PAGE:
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Disease Profile

Spinocerebellar ataxia 19 and 22

Prevalence
Prevalence estimates on Rare Medical Network websites are calculated based on data available from numerous sources, including US and European government statistics, the NIH, Orphanet, and published epidemiologic studies. Rare disease population data is recognized to be highly variable, and based on a wide variety of source data and methodologies, so the prevalence data on this site should be assumed to be estimated and cannot be considered to be absolutely correct.
<1 / 1 000 000

< 331

US Estimated

< 514

Europe Estimated

Age of onset

Adult

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ICD-10

G11.2

Inheritance

Autosomal dominant A pathogenic variant in only one gene copy in each cell is sufficient to cause an autosomal dominant disease

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Autosomal recessive Pathogenic variants in both copies of each gene of the chromosome are needed to cause an autosomal recessive disease and observe the mutant phenotype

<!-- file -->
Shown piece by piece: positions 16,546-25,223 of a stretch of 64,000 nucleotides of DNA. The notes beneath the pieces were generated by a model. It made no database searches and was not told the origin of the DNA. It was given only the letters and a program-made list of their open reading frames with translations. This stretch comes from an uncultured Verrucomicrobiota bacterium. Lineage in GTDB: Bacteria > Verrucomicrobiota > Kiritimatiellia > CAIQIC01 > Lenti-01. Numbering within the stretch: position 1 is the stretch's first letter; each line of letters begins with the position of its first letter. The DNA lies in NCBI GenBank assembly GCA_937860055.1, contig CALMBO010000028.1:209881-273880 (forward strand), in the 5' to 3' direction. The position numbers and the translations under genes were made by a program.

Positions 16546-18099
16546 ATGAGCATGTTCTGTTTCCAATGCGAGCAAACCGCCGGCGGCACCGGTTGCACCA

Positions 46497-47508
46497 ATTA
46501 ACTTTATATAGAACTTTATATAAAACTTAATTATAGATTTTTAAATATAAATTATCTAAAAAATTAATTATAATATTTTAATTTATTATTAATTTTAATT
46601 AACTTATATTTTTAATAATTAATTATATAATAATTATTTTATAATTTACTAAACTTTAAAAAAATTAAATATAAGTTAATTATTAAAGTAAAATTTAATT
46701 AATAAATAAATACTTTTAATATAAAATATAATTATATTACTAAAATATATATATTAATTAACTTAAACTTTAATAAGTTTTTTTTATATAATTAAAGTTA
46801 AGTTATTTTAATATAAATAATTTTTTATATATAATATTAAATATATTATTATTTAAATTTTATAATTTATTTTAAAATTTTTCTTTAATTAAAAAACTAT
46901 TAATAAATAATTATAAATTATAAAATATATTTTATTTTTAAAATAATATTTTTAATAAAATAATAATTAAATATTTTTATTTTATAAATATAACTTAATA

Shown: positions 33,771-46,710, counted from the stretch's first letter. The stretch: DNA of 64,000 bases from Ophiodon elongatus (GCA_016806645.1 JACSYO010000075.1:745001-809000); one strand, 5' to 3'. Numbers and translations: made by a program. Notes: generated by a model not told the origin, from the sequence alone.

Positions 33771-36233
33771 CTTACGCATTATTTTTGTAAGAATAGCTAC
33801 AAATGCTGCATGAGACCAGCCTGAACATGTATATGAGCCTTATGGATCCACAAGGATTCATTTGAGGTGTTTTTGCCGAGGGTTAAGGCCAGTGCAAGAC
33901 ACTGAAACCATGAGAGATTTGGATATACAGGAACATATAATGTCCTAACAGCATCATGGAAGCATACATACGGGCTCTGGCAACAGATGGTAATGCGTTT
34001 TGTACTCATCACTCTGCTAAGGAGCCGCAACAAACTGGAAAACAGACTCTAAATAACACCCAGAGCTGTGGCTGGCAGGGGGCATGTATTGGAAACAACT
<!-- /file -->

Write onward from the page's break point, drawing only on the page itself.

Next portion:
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X-linked
dominant X-linked dominant inheritance, sometimes referred to as X-linked dominance, is a mode of genetic inheritance by which a dominant gene is carried on the X chromosome.

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X-linked
recessive Pathogenic variants in both copies of a gene on the X chromosome cause an X-linked recessive disorder

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Mitochondrial or multigenic Mitochondrial genetic disorders can be caused by changes (mutations) in either the mitochondrial DNA or nuclear DNA that lead to dysfunction of the mitochondria and inadequate production of energy.

Multigenic or multifactor Inheritance involving many factors, of which at least one is genetic but none is of overwhelming importance, as in the causation of a disease by multiple genetic and environmental factors.

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Not applicable

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Other names (AKA)